One final point: there is a science of designing economic incentives so that rational players will behave in a desired way, and it’s called mechanism design. Creators of cryptocurrencies (as well as creators of applications such as the DAO) are essentially doing mechanism design. But mechanism design is hard, and our paper is the latest among many to point out that the mechanisms embedded in cryptocurrencies have flaws. Yet, sadly, the cryptocurrency community is currently disjoint from the mechanism design community. That is why I’m thrilled that mechanism design expert Matt Weinberg, who’s behind all the sophisticated theory in our paper, is joining Princeton’s faculty next semester. Expect more research from us on the mechanism design of cryptocurrencies!

[1] The problems uncover arise not because transaction fees may arrive erratically, but because blocks inevitably arrive unpredictably.  We model transaction fees as arriving at a uniform rate. The rate is non-uniform in practice, which is an additional complication. This is a theme throughout our paper: we show that undesirable behaviors will arise even in simplified, “clean” models. This is bad news both because we think things will probably be worse in practice and because we want cryptocurrency mining games to be analytically tractable. Our work shows that in a transaction-fee regime, predicting behavior will be fiendishly complex.

Update: see also Bryan Ford’s response to this post (and paper).

Bitcoin’s history deserves to be better preserved

Much of Bitcoin’s development has happened in the open in a transparent manner through the mailing list and the bitcoin-dev IRC channel. The third-party website BitcoinStats maintains logs of the bitcoin-dev IRC chats. [1] This resource has proved useful is linked to by other sources such as the Bitcoin wiki.

When reading a blog post about the 2013 Bitcoin fork, I noticed something strange about a discussion on BitcoinStats that was linked from it. Digging around, I found that Wayback Machine version of the logs from BitcoinStats are different; the log had been changed at some point. I was curious if only this conversation was truncated, or if other logs had changed.

After scraping the current version of the BitcoinStats website and scraping the Wayback Machine versions, I found that many pages are different from their Wayback Machine version. For example on the log for January 11, 2016 many entries for the user by the username ‘Lightsword’ are now blank. The number and nature of the errors makes it appear there might be a bug in the backend of the BitcoinStats website, rather than a malicious censure of certain conversations. There may not be a complete history of the IRC channels anywhere, as the Wayback Machine also has holes in its coverage.

It is unfortunate that artifacts of Bitcoin’s development history are being lost. There is value in knowing how critical decisions were made in frantic hours of the 2013 fork. An important part of learning from history is having access to historical data. Decisions that shape what Bitcoin is today were originally discussed on IRC, and those decisions will continue to shape Bitcoin. Understanding what went right and what went wrong can inform future technology and community design.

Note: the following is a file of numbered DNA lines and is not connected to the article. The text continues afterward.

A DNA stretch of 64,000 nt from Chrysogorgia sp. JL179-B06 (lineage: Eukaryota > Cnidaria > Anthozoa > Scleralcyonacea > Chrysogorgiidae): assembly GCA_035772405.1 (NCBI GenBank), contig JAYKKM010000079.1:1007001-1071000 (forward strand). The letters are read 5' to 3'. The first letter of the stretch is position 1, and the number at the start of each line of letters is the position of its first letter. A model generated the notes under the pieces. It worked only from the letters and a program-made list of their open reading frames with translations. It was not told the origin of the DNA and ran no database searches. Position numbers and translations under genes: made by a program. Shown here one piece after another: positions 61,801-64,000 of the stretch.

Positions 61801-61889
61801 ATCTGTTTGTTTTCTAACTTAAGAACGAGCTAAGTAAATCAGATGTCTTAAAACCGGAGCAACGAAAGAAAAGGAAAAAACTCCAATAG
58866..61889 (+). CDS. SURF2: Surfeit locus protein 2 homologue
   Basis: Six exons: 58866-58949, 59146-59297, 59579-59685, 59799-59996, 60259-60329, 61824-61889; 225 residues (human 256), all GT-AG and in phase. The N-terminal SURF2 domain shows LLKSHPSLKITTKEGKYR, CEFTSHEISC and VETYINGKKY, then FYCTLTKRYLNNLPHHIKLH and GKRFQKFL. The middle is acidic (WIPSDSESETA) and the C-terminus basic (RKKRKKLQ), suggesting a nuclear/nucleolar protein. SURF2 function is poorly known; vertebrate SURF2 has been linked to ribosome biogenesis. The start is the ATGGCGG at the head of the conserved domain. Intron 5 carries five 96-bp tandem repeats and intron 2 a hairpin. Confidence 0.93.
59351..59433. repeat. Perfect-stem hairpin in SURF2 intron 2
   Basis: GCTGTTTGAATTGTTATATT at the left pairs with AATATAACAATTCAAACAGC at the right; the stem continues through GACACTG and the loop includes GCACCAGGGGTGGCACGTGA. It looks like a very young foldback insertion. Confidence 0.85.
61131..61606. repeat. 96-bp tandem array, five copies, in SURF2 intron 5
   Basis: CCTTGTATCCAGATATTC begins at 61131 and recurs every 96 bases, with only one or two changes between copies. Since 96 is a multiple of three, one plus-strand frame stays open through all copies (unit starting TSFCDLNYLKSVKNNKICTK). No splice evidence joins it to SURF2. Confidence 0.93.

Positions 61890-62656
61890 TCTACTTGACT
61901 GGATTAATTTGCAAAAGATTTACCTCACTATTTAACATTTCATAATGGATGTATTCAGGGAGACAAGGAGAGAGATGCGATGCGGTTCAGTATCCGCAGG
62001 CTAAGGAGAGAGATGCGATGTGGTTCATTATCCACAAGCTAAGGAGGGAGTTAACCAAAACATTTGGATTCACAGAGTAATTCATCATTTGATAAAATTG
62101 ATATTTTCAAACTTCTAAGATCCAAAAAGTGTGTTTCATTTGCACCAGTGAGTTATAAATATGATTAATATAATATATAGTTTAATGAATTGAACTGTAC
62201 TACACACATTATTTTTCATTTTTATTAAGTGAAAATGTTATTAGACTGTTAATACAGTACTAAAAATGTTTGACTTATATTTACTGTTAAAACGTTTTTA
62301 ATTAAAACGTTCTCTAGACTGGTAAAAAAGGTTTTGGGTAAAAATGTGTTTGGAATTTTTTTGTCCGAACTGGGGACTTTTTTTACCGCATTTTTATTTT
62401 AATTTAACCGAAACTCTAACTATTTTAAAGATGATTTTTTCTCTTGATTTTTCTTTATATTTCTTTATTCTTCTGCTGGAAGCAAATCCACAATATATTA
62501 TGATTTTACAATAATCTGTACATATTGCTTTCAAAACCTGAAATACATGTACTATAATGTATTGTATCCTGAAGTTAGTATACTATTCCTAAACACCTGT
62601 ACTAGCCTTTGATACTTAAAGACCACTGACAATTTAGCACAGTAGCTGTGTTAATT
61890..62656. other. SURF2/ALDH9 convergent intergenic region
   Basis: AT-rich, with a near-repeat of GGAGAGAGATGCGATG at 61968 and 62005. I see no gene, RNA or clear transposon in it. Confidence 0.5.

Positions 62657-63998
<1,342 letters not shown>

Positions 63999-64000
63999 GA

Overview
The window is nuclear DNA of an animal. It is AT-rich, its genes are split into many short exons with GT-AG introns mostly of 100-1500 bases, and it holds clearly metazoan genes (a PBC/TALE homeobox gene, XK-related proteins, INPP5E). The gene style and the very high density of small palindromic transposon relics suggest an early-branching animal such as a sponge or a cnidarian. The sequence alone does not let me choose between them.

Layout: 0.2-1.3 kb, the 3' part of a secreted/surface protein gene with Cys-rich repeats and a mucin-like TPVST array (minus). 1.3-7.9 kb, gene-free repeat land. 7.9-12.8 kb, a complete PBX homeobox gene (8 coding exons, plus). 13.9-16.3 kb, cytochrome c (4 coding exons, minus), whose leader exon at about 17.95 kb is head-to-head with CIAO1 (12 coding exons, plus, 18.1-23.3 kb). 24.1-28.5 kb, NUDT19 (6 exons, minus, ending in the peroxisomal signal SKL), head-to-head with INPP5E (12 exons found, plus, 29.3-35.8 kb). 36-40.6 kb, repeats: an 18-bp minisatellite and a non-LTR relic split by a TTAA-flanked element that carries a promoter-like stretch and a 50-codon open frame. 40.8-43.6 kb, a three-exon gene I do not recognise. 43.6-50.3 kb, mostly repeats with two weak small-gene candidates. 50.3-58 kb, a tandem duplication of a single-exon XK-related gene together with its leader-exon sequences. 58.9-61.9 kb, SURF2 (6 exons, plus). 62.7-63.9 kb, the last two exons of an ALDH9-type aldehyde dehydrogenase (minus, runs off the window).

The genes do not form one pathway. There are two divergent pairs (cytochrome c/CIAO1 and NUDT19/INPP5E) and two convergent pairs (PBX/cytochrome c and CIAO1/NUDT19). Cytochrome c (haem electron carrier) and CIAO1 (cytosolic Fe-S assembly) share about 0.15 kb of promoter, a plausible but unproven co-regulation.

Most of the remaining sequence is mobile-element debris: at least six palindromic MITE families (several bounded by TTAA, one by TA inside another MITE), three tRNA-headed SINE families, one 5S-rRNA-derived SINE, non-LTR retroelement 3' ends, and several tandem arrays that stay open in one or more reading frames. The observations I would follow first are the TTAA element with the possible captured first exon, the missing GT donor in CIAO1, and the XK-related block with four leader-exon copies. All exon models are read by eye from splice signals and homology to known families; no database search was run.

The lesson is that online communities must make deliberate efforts to preserve important digital artifacts. Often this is merely a matter of picking the right technology. If GitHub were to disappear tomorrow, all of Bitcoin’s code history would not be lost thanks to git’s decentralized and distributed nature. All of Bitcoin’s transaction history is likewise famously replicated and resilient to corruption or loss.

Preserving the IRC logs would not be difficult. The community could distribute the logs via BitTorrent, as Wikipedia does with its content. Another option is to use the form the Wayback Machine provides to ensure the archiving of a page (to minimize effort, one could automate the invocation of this functionality). Given how important preserving this data is and how easy it is, it seems worthwhile.

[1] IRC as a whole has a culture of ephemerality, and so Freenode, the server that hosts the bitcoin-dev IRC channel doesn’t provide logs.

Improving Bitcoin’s Privacy and Scalability with TumbleBit

Last week we unveiled TumbleBit, a new anonymous payments scheme that addresses two major technical challenges faced by Bitcoin today: (1) scaling Bitcoin to meet increasing use, and (2) protecting the privacy of payments made via Bitcoin. Our proof-of-concept source code and a pre-print of the latest version of our paper were both posted online last week. In this post, I’ll walk through the motivation and the design of TumbleBit, and explain how it achieves the following three important features:

  1. TumbleBit works with today’s Bitcoin protocol. No changes to Bitcoin are required.